If you’re a curly girl, you know it’s a fine line between Botticelli-esque ringlets and being accused of trying to make “just-stuck-my-finger-in-an-electric-socket chic” a thing. So when you finally find that elusive hair guru who can take you from frizzy to fabulous, you never want to let her (or him) go.
But should your stylist ever mutter, “I’m moving out of town” — the only five words a curly girl dreads hearing more than “dew point above 70 degrees” — fear not. The Madison area is fortunate to have an abundance of curl experts who can help you “adjust the volume” in the right direction.
Lumen Hair Salon, 845 E. Johnson St., lumensalon.com, 608-347-8378
Quest’s name seems apropos given her passionate client following; in her they have found the Holy Grail of curl care. “I know as soon as someone comes in what might work for their curls. It’s so intuitive to me,” says Quest, a 30-year veteran of the business who trained under legendary names like Sahag and Sassoon. “Every head is different, so I cut both wet and dry and before and after styling.” She also believes it’s vital to work with hair’s natural texture. “If you fight hair,” she says, “you’ll get a fight.”
Revel Salon, 610 Junction Rd., revelsalonmadison.com, 608-234-5800
Hein opened Revel last November, not just because she wanted to be a business owner, but because she wanted to cater to curls. “I have curly hair myself, and I know the pain of a bad haircut,” says Hein. She also specializes in balayage, a freehand coloring technique that she feels works well on waves. “My goal is to have my clients genuinely enjoy their hair,” she says, “not spend an hour flat-ironing it.”
Tamara “T” Brown
Fringe Salon Spa, 654 S. Gammon Rd., fringesalonofmadison.com, 608-257-4247
Fringe, perhaps Madison’s most diverse salon, “sees all kinds of curls and textures all day, every day,” says Brown, a professional stylist for 20 years. Brown feels it’s vital that her clients not only look great when they leave her chair, but that they are able to achieve styling success at home. This prompted her to offer natural hair care classes (the next one is Feb. 28) at the salon. While Brown continues to have African American clients who relax their hair, she is pleased that natural hair has made a comeback: “I love when I can inspire my clients to work with their natural texture more confidently.”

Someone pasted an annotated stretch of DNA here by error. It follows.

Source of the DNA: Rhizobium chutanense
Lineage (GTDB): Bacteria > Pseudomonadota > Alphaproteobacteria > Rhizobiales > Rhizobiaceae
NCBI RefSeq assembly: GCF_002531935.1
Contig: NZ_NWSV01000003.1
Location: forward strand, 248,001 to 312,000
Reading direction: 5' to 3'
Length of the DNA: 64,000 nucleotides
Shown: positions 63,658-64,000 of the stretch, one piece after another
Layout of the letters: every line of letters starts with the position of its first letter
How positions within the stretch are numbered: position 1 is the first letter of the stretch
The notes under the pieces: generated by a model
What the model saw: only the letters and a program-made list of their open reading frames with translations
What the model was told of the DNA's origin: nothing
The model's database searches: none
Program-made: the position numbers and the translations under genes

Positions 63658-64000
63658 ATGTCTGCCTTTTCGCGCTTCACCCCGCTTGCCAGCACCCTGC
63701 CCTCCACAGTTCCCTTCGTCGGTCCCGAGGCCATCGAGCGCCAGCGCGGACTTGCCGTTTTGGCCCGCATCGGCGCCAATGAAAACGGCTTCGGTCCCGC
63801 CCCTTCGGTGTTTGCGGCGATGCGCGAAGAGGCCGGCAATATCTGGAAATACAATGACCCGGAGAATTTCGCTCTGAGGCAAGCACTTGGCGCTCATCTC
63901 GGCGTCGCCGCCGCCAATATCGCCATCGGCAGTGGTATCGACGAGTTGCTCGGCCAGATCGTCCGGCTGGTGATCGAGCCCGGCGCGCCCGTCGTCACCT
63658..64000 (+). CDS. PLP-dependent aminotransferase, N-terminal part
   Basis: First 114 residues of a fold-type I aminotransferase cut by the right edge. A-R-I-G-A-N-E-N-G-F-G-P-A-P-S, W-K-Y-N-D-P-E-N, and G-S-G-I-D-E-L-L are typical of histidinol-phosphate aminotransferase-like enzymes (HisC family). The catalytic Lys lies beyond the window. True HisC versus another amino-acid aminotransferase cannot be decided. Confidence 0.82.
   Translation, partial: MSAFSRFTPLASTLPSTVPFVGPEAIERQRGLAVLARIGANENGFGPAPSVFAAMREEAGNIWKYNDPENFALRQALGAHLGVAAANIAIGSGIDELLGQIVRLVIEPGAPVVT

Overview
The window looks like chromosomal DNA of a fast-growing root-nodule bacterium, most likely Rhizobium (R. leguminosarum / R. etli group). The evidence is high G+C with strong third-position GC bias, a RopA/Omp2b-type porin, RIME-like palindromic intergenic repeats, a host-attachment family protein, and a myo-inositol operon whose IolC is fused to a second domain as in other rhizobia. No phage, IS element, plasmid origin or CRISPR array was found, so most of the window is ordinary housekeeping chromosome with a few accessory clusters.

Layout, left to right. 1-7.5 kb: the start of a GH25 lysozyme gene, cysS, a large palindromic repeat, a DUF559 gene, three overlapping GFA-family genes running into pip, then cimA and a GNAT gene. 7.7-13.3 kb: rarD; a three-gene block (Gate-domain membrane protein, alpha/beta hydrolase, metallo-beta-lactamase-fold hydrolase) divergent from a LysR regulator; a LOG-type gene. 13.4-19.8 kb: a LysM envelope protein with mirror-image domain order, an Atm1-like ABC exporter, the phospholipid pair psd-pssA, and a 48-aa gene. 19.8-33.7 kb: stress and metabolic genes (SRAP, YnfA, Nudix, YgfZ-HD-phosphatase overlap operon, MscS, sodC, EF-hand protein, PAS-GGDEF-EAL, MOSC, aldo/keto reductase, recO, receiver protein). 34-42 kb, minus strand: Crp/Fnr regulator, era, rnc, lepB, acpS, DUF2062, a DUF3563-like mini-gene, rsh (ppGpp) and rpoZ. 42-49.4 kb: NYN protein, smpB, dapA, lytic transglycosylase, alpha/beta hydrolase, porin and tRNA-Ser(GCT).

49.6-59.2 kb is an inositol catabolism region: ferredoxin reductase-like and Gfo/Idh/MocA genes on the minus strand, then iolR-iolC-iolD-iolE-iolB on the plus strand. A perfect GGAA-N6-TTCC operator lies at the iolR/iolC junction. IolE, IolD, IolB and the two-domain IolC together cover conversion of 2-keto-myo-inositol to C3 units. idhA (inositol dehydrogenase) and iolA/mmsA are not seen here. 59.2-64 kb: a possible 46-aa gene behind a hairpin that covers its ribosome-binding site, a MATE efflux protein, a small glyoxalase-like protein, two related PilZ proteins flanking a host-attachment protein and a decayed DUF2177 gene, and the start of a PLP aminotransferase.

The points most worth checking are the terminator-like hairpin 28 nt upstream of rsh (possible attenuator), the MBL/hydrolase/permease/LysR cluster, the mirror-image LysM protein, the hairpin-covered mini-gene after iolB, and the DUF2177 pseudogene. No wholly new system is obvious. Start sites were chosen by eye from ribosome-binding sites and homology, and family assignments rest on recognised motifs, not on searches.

Rik Rak Studio, 5910 Monona Drive, #201, rikrakstudio.com, 608-235-7174
“I feel like I’m doing detective work during an initial consultation,” says Wasmund. She’s been styling hair, with an emphasis on the curly, for 10 years. “It really is a discovery process, and my goal is to get my clients to start having many more good hair days than bad,” she says. Wasmund, who tends to cut wet, is also a believer in, as she puts it, “the power of product. I spend lots of time helping my clients find the curl cocktail that will work best for them.”
Be Inspired Salon, 426 S. Yellowstone Drive, beinspiredsalon.com, 608-271-2771
Lorraine Massey is a cult figure in curly lore. Author of the 2001 best seller Curly Girl: The Handbook, Massey revolutionized curl care with her DevaCurl method of dry-cutting hair and product line. According to Whitney Colburn, director of education for Be Inspired, it’s the studio’s deep bench of Deva-inspired curl cutting experts that sets it apart from other area salons. “We have 13 stylists trained in the Deva techniques,” says Coburn. “That’s a lot of expertise.”